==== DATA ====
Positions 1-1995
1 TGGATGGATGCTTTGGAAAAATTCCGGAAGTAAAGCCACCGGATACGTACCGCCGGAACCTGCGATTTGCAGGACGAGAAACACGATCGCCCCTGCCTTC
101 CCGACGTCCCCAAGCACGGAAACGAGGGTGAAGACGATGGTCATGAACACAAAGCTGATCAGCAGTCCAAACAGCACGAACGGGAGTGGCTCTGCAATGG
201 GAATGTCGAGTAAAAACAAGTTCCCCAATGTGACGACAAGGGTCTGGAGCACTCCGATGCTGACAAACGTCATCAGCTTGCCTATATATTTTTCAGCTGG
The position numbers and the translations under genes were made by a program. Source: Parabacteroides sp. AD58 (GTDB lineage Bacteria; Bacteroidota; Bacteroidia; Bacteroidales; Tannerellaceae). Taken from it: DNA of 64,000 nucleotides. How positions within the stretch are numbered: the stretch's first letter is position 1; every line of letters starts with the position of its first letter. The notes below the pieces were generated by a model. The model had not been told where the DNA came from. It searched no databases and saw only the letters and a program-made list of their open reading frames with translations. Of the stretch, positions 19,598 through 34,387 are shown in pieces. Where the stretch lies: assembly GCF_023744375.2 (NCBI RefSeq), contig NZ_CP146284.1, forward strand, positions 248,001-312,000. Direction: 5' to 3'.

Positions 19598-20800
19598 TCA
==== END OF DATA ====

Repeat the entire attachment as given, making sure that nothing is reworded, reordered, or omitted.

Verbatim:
Positions 1-1995
1 TGGATGGATGCTTTGGAAAAATTCCGGAAGTAAAGCCACCGGATACGTACCGCCGGAACCTGCGATTTGCAGGACGAGAAACACGATCGCCCCTGCCTTC
101 CCGACGTCCCCAAGCACGGAAACGAGGGTGAAGACGATGGTCATGAACACAAAGCTGATCAGCAGTCCAAACAGCACGAACGGGAGTGGCTCTGCAATGG
201 GAATGTCGAGTAAAAACAAGTTCCCCAATGTGACGACAAGGGTCTGGAGCACTCCGATGCTGACAAACGTCATCAGCTTGCCTATATATTTTTCAGCTGG
The position numbers and the translations under genes were made by a program. Source: Parabacteroides sp. AD58 (GTDB lineage Bacteria; Bacteroidota; Bacteroidia; Bacteroidales; Tannerellaceae). Taken from it: DNA of 64,000 nucleotides. How positions within the stretch are numbered: the stretch's first letter is position 1; every line of letters starts with the position of its first letter. The notes below the pieces were generated by a model. The model had not been told where the DNA came from. It searched no databases and saw only the letters and a program-made list of their open reading frames with translations. Of the stretch, positions 19,598 through 34,387 are shown in pieces. Where the stretch lies: assembly GCF_023744375.2 (NCBI RefSeq), contig NZ_CP146284.1, forward strand, positions 248,001-312,000. Direction: 5' to 3'.

Positions 19598-20800
19598 TCA